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At the Republican Convention, Millennials Search for Signs Of the Future

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Republican National Convention: Day One

In many ways, the Republican Convention has fully embraced the future.

Look up inside the Quicken Loans Arena, and you’ll see four immense screens projecting Twitter and Facebook posts about the event. Down on the ground, delegates use Facebook Live to give their friends and followers a front row seat to the action. There’s a YouTube stage in the Media Center, a Facebook lounge next to the arena, and a Twitter bar serving up free drinks and snacks just down the road. Steps away from the stadium’s entrance, you can strap on an Oculus and be digitally transported to the top of a skyscraper.

But if you are one of the convention’s rare millennial attendees, it can be tough to see the Republican Convention as emblematic of your future, let alone the party’s. For many young Republicans this year, both the party’s platform and its newly crowned nominee, Donald Trump, are relics of the past.

For many young Republicans this year, both the party’s platform and its newly crowned nominee, Donald Trump, are relics of the past.

“I think this whole convention can just be summed up as a reckoning from the older generation,” says Charlie Kirk, the 22-year-old founder of Turning Point USA, an advocacy group for young conservatives. “This is a generational, this-is-our-last-chance type of thing.”

If you’ve been watching the first few days of the slugfest that is the Republican Convention, you might have seen Kirk on stage Tuesday, trying to convince the audience that the Republican party is not just for “old rich white men.” And yet, even Kirk, the lone millennial not related to Trump who was chosen to speak at Trump’s coronation, says he is “not the biggest Donald Trump fan in the world.”

He wasn’t the only young conservative in the arena who felt that way, either. As states cast their votes for Trump on the convention floor last night, young delegates staged silent (and not so silent) protests against the eventual nominee—a chant of “Rubio!” from one Alaska delegate, another New Hampshire delegate fist pumping in support.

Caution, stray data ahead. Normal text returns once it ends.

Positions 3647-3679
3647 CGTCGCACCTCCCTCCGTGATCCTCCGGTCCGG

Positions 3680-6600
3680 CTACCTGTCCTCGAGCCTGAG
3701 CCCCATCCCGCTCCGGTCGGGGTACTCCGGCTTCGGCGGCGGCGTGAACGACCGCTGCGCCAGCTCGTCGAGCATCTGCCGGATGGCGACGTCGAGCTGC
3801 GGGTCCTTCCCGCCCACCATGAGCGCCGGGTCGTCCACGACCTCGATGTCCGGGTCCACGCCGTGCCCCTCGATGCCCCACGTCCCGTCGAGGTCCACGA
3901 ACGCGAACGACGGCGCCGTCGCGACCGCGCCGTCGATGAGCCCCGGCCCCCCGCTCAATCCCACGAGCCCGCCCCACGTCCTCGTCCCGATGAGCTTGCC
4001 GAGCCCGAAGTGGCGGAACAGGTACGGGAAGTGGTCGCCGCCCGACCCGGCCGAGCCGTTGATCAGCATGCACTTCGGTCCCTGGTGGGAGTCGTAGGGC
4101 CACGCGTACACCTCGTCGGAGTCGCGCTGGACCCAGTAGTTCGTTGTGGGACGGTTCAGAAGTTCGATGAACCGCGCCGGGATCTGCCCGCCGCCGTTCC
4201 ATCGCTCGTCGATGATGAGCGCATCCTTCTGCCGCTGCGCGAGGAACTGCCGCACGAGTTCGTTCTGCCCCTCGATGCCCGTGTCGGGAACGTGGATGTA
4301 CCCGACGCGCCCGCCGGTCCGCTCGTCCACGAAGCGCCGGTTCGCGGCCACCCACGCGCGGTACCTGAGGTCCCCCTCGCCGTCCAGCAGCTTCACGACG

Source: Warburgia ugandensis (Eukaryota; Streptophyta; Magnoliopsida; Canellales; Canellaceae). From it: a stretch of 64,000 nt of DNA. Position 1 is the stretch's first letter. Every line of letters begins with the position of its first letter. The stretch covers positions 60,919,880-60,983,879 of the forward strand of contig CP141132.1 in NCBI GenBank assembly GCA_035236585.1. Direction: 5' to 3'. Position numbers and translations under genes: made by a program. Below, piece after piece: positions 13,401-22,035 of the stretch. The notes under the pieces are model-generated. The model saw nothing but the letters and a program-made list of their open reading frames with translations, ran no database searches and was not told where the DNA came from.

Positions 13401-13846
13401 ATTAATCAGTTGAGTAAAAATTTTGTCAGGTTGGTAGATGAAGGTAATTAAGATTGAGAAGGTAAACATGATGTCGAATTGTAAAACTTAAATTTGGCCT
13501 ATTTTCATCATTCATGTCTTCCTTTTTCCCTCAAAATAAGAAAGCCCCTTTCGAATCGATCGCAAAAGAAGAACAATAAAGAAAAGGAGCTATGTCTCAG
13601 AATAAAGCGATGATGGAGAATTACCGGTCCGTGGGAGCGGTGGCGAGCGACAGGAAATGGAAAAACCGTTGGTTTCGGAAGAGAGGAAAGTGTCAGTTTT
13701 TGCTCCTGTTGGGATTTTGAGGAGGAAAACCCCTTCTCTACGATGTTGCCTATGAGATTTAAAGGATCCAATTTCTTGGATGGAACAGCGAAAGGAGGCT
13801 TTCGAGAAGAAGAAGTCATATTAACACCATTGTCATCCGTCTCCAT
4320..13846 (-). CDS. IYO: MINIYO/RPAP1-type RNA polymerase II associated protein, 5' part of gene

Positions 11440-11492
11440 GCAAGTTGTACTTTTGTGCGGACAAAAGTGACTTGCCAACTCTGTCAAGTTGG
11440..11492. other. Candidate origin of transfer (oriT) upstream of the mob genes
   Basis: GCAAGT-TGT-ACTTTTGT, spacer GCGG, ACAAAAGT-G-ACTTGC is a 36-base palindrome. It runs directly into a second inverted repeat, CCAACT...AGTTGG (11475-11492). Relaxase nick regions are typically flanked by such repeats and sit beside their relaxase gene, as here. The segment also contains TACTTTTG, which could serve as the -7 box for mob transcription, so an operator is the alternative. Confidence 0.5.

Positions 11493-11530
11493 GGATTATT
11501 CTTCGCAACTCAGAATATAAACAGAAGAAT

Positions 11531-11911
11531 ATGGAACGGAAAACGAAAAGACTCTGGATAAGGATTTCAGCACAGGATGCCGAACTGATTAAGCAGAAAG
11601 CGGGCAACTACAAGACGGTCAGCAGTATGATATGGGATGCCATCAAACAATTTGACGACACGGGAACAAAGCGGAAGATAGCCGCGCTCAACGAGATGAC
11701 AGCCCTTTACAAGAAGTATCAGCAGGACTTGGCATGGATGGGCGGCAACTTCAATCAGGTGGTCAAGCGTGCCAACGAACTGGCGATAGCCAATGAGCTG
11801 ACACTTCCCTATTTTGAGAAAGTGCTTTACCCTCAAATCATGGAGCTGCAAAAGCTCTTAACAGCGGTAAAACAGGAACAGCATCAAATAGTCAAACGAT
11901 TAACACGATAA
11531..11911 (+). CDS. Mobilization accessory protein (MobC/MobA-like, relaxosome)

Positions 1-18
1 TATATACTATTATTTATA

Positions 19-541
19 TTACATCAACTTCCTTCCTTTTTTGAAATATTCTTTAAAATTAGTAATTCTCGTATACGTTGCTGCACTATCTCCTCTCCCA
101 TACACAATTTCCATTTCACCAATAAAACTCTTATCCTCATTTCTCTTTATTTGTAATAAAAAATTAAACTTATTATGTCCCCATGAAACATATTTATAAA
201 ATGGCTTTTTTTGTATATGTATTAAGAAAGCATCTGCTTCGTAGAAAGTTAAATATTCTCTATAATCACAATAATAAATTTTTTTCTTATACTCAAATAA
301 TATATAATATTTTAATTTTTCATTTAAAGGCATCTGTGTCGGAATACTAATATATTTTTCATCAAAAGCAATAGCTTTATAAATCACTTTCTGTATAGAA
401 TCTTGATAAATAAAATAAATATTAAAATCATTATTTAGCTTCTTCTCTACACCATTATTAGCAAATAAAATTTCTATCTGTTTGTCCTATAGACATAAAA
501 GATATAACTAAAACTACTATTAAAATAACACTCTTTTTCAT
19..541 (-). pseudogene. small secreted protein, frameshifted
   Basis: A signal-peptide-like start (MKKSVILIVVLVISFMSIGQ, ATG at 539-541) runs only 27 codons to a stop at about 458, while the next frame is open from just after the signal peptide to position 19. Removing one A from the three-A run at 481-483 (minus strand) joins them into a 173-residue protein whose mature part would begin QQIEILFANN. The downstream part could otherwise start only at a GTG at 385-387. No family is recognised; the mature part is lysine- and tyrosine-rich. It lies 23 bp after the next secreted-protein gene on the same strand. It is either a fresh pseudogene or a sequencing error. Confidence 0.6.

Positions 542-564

Kirk started Turning Point when he was 18 to spread the conservative message on high school and college campuses, but in a lot of ways, he says, Trump’s candidacy makes his task tougher. “People are are going to brand us and loop us in that bucket like, ‘Oh, you’re the Donald Trump group,’” says Kirk, who does plan to vote for Trump despite his misgivings. “We’re going to have to fight back against that.”

The 2016 Republican National Convention

Polls show that about three in five millennials want to see a Democrat in the White House next year. That could be construed as the legacy of President Obama, a candidate who received stunning support among young voters. But dig deeper into the data, and you’ll see that the last year alone has cost the Republican party precious support among this demographic. Since spring 2016, the most recent Harvard Youth Poll shows the share of young voters who want a Republican to become president has dropped from 40 to 33 percent.

There’s good reason for that. While Trump’s main campaign promise is that he’ll build a wall on the southern border and deport 11 million undocumented immigrants, 76 percent of millennials oppose a border wall and say that immigrants are a national strength. And that may be partly to do with the fact that millennials are a far more diverse generation.